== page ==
For thirty years, I have served on the Board of Directors of GrowNYC, largely overseeing its noise activities. In this capacity I worked with our staff on preparing information for our website that informs readers on how to protect themselves from noise and also to respect their neighbors’ rights to a quieter environment in their homes.
Readers who are having noise problems can read my post on how to deal with noisy neighbors or they may contact me through GrowNYC. I hope our advice has influenced readers to be respectful of neighbors’ right to quiet. But, sadly, the people I hear from are those who have neighbors who do not realize or care about imposing their sounds on their neighbors.
In his report on noise in New York City neighborhoods, Thomas P. DiNapoli noted the large number of noise complaints handled by the city’s 311 Customer Service Center as well as the results of a survey his office launched to gain greater insight into the types of noise complaints received by 311. Residential complaints, which were high on the list, included “…banging or pounding of music, party or people noise coming from a home.”
Although the Police Department can respond to some of the neighbor to neighbor complaints, e.g. very loud, disruptive parties, many of these neighbor complaints have to be resolved by landlords and managing agents. In New York State, the lease that tenants sign entitle them to a “warranty of habitability,” and under this clause they have the right to requisite quiet. Unfortunately, it has been the experience of many tenants that noise complaints are not taken seriously by their landlords and managing agents. I know this because many people with neighbor noise complaints call me at GrowNYC and I, in turn, where permissible, contact their landlords or managing agents.
While I have had much success in resolving neighbor to neighbor complaints, in those cases where I have not succeeded residents had to go to tenant/landlord court. I remember one case where neighbors were complaining about children running across uncovered floors late at night. The judge took the noise complaint seriously and told the mother that the children should have been asleep late at night and admonished her for being a “bad” mother. He also sided with the complainant and ordered the managing agent to enforce the right of this tenant to “reasonable quiet.”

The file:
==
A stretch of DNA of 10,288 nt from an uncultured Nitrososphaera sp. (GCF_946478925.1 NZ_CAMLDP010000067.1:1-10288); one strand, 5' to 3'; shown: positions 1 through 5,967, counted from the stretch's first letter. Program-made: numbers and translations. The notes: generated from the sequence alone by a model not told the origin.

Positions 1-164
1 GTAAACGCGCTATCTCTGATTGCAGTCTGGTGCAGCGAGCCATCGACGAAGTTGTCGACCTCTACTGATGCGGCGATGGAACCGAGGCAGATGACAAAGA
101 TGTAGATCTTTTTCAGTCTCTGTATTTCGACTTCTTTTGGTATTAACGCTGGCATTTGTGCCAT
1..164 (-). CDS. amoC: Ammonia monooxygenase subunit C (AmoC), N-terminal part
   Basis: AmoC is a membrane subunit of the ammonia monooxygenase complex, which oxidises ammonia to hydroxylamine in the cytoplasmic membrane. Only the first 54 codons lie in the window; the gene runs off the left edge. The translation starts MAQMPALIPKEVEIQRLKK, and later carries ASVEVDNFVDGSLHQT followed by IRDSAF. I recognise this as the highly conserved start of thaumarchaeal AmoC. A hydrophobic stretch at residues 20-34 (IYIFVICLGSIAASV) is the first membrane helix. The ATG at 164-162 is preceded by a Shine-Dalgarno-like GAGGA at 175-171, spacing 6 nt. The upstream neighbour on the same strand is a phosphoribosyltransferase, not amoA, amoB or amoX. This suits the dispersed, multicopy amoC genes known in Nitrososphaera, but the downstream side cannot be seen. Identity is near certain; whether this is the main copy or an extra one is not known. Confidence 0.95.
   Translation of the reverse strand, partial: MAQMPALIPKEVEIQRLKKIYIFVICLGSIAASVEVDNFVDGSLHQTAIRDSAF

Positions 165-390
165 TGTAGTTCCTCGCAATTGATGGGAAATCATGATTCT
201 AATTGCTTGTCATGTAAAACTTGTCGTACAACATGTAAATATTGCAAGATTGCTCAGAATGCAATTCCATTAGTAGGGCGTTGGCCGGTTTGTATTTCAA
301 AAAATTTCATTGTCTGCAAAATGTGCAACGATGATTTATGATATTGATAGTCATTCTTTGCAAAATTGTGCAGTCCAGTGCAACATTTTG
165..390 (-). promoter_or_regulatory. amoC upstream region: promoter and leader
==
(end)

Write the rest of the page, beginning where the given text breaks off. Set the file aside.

I have some experience with residents in private homes in New York City and elsewhere having no other option but to go to court. But I don’t recall anyone receiving the high award for damages noted in this British case, where the complainant was awarded over ￡100,000 (approx. $138,000) in compensatory damages. I find the award of $138,000 dollars striking. Particularly since the judge also ordered the company that owned the offending flat to carry out work on the floors that would reduce the noise.
In the apartment noise cases I have been involved with, judges have asked landlords to make sure that tenants have proper carpeting on the floors which is often stipulated in leases. In one case, the judge had asked the resident who created the noise to put back the padding to the radiator she had removed when she remodeled the apartment since the removal of the padding allowed noise to enter the apartment below.
I wish tenants, landlords, managing agents, and judges involved in neighbor noise cases would read the article on the large financial payout for inflicting noise on a neighbor. It might make them realize that: (1) noise is indeed hazardous to well-being, and (2) action must be taken to abate the noise or there may be a financial price to pay.